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Malta: The mediterranean purgatory that casts migrants back to the baying shores from whence they came

Migration has become a hot topic in the EU over the last decade, peaking in 2015 with over a million people making dangerous journeys into Europe, fuelled by wars on other continents pushing people to seek refuge. The bloc has been devoid of answers as to how to deal with migrant crossings humanely and effectively and with a new refugee crisis sparked by the war in Ukraine emerging this issue threatens to rear its head again. Despite flashpoints that gain brief media attention this issue is in fact a constant underlying issue for the EU, writes Louis Auge.

Some nations are inevitably under more pressure than others with countries in the Mediterranean constantly battling to secure their borders. Unfortunately, in recent years Malta has found itself at the centre of a controversy over its handling of the crisis. A 2019 Maltese agreement with Libya to work together to curb migrant crossings triggered widespread accusations of human rights abuses. Recent parliamentary questions from opposition party MP Therese Comodini Cachia, aimed to understand how many migrants have been returned to Libya, have gone noticeably unanswered by the government.

At ground level Malta provides the Libyan coastguard with training and equipment to help intercept migrant boats. Many of the 80,000 people intercepted by the Libyan coastguard over the past five years have been subjected to horrific torture and abuse in the 27 prisons and detention facilities across Libya. The Maltese government is well versed in turning a blind eye to the human rights violations, completely apathetic to the plight of these people, many of whom are fleeing countries ripped apart by war.

Malta’s mistreatment of migrants also extends to those that slip through its net and make it to their shores. In 2019, three young asylum seekers were jailed in Malta upon arrival. The young men had convinced the captain of the merchant ship conducting the rescue mission not to return them and their 100 fellow refugees to Libya and instead bring them to Malta. The three teenagers, two of whom were minors when the incident took place, are now facing up to 30 years in prison on trumped-up charges of terrorism.



The ElHiblu3, as they have come to be known, have garnered much media attention; Amnesty International are among various human rights groups who have called for the charges to be dropped. The United Nations issued a statement urging Malta to reconsider the charges against the three teenagers, decrying the torturous fate that awaits migrants upon their return to Libya.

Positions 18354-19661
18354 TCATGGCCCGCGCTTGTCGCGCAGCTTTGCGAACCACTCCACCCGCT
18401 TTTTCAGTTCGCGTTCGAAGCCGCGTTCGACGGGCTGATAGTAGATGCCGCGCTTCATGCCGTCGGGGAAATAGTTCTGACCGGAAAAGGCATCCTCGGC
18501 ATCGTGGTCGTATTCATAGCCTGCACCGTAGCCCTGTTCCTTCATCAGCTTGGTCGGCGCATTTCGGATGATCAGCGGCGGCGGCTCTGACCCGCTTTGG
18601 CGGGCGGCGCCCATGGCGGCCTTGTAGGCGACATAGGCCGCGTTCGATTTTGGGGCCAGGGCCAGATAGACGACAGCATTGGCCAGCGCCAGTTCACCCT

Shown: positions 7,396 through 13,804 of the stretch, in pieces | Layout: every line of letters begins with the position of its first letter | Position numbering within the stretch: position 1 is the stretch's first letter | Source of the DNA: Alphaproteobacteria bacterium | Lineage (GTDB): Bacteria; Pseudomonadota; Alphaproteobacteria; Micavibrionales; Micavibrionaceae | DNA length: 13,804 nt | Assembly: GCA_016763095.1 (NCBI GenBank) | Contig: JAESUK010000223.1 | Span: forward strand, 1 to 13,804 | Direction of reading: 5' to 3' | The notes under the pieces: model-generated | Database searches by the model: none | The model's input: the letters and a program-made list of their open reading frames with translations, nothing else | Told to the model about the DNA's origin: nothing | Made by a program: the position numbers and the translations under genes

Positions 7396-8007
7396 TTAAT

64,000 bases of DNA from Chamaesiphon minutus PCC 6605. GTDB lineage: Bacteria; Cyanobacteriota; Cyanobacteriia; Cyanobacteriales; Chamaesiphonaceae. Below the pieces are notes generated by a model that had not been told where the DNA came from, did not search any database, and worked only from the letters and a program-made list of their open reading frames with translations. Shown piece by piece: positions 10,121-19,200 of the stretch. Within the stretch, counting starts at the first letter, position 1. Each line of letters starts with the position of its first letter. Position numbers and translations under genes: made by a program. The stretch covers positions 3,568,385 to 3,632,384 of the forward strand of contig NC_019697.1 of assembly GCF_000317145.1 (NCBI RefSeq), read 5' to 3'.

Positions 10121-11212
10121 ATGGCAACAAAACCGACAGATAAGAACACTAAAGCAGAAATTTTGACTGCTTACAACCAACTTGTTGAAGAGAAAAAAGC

Despite Malta’s hardline approach being continuously condemned over the past few years, the inhumane treatment of refugees continues on the island nation famed for its idyllic landscapes and tourist traps. This is yet another example of Malta’s failure to adhere to fundamental EU standards, this time made all the more staggering due to the election of the first Maltese European Parliament President, Roberta Metsola. Metsola has a long held desire for EU leaders to take responsibility over the migrant crisis having signalled similar sentiment in 2015, and waded in on the migrant issue recently, saying that the EU “will seek precisely to ensure the streamlining of the way migrants are treated”.

Conversely, Metsola’s sympathies are a stark departure from the ruling elite of her own country. In 2020, Maltese Prime Minister Robert Abela was accused of homicide by an NGO over the deaths of five migrants. He was later cleared of the charges after a legal case was brought. Abela was notable by his absence during Metsola’s recent visit to her home nation, where she instead met President George Vela. Abela and Metsola are thought to have a frosty relationship to say the least, with Metsola previously hitting back at Abela’s allies who attacked her with accusations of being a traitor to her country.


With the upcoming Maltese election set for March, the island nation is at a crossroads. Abela’s regime has failed to adhere to European moral and ethical standards; if Malta is to continue down this road then a change in tack on big political issues seems unlikely. With a very small population of less than 600,000, Malta does not have the resources or personnel of most nations. Regardless, they have failed to successfully ask for assistance from EU neighbours and have as a result become an outcast for their handling of the migrant crisis. It is a depressing reality with so many lives at stake, and Metsola can only do so much from afar.

Malta’s dispassionate and arguably criminal behaviour that violates human rights accords is unbefitting of a supposedly civilised nation, and especially one that claims to espouse European values. Visiting migrants and raising awareness of the adversity they face is set to be a focus of Pope Francis’ visit to the island in March. For a country that is pro-life when it comes to abortion, the value of life seems to be secondary to its own interests when dealing with migrants.

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